Objective: The occurrence of high signal abnormalities on T2 weighted images is strongly age related. The diagnostic value of these changes in a younger population with dementia is not currently known. We studied the potential of high signal changes on magnetic resonance imaging (MRI) in differentiating Alzheimer's disease (AD), frontotemporal dementia (FTD) and vascular dementia (VaD) in younger patients.
Methods: High signal abnormalities were rated, using a previously validated scale, from hard copies of T2 weighted axial images of 102 patients with AD (n=49), VaD (n=31), FTD (n=22) (mean ages 63-65 years).
Results: High signal abnormalities were widespread across AD, VaD and FTD. Although they were most frequent and most severe in the VaD group only lacunes and grade III deep white matter hyperintensities (DWMH) were specific for these patients.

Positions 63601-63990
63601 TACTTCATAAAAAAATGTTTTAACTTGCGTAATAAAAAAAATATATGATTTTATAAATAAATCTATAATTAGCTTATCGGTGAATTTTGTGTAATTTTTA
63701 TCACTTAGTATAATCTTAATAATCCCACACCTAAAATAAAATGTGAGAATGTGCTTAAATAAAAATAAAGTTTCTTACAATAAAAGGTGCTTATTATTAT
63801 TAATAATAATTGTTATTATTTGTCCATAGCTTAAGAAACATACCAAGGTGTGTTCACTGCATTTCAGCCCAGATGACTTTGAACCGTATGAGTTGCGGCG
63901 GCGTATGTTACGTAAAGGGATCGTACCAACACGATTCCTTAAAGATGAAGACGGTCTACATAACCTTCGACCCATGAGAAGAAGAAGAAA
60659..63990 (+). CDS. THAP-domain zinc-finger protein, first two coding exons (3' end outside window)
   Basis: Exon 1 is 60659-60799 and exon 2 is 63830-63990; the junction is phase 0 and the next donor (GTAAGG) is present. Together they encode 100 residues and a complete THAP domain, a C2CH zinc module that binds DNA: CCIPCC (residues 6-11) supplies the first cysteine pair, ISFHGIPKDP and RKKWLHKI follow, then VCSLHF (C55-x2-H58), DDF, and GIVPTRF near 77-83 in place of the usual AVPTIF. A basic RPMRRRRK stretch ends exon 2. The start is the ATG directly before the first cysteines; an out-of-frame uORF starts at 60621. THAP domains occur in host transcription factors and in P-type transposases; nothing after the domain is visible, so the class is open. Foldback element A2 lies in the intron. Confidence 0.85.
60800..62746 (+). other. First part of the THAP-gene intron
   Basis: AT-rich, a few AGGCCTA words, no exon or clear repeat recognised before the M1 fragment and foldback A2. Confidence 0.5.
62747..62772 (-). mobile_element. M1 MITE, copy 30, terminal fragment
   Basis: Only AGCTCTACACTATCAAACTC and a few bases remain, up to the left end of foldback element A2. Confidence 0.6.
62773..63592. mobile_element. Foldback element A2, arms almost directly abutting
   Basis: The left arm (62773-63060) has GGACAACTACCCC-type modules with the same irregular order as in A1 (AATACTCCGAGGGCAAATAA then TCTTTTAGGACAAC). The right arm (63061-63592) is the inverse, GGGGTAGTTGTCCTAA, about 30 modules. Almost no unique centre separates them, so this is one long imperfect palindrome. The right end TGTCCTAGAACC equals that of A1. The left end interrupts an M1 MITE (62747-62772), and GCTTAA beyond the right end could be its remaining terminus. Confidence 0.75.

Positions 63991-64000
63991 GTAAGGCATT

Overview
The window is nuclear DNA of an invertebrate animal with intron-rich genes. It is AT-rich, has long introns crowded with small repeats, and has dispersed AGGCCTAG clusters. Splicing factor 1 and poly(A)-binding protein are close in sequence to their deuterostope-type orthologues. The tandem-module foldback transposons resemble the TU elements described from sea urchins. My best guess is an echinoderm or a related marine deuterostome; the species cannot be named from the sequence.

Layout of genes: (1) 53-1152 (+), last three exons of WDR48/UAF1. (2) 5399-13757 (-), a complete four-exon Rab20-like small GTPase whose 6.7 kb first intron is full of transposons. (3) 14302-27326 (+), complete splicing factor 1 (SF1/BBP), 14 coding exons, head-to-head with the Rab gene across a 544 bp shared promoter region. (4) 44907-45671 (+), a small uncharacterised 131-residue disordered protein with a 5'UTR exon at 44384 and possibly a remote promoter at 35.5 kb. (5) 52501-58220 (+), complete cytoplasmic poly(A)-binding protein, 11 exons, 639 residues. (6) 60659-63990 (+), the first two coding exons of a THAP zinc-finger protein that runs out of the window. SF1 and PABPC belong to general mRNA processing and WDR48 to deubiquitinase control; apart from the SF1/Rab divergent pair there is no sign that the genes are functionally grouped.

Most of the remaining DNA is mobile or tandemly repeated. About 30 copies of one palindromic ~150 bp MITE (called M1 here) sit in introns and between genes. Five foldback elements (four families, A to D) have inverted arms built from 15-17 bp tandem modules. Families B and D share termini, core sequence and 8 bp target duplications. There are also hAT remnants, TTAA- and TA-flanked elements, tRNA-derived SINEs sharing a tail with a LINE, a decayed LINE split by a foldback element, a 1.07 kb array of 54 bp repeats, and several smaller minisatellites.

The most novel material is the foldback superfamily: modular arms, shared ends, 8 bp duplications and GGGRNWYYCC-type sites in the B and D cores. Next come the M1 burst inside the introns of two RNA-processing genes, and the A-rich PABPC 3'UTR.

Conclusions: High signal changes on T2 weighted images on MRI are common across degenerative (AD and FTD) and vascular dementias. Although lacunes and grade III DWMH are specific for VaD, the low sensitivities (sensitivities: for lacunes, 0.32; for grade III DWMH, 0.16) limit their use as diagnostic markers for VaD. High signal changes on MRI should be interpreted with caution in dementias. Their presence, even in younger patients, should not deter one from diagnosing AD or FTD.